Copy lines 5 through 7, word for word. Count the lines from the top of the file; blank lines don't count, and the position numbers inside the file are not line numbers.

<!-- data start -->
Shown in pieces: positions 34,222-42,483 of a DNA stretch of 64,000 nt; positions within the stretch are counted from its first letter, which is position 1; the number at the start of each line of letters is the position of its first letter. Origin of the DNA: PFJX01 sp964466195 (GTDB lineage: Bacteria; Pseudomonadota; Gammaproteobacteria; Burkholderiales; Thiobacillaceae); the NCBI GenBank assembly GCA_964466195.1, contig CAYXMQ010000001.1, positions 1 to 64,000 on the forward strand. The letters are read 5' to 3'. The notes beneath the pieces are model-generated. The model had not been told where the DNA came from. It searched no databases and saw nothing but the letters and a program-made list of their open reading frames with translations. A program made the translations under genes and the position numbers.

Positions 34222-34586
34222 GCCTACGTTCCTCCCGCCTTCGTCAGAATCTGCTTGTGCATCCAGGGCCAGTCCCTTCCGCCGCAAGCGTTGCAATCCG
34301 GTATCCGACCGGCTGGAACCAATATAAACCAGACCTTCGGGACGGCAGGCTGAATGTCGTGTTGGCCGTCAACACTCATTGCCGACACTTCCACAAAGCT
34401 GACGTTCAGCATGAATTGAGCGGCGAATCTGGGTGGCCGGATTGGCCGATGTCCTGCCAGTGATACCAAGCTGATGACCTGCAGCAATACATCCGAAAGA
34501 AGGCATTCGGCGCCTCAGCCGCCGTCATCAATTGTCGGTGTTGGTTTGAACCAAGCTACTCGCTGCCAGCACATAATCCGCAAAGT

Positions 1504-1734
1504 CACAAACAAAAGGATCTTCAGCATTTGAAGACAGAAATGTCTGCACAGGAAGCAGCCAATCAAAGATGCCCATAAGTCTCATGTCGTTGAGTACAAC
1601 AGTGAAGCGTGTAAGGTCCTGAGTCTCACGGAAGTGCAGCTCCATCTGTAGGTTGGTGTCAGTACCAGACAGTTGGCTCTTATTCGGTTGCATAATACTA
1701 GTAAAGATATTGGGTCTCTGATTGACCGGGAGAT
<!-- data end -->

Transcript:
34401 GACGTTCAGCATGAATTGAGCGGCGAATCTGGGTGGCCGGATTGGCCGATGTCCTGCCAGTGATACCAAGCTGATGACCTGCAGCAATACATCCGAAAGA
34501 AGGCATTCGGCGCCTCAGCCGCCGTCATCAATTGTCGGTGTTGGTTTGAACCAAGCTACTCGCTGCCAGCACATAATCCGCAAAGT

Positions 1504-1734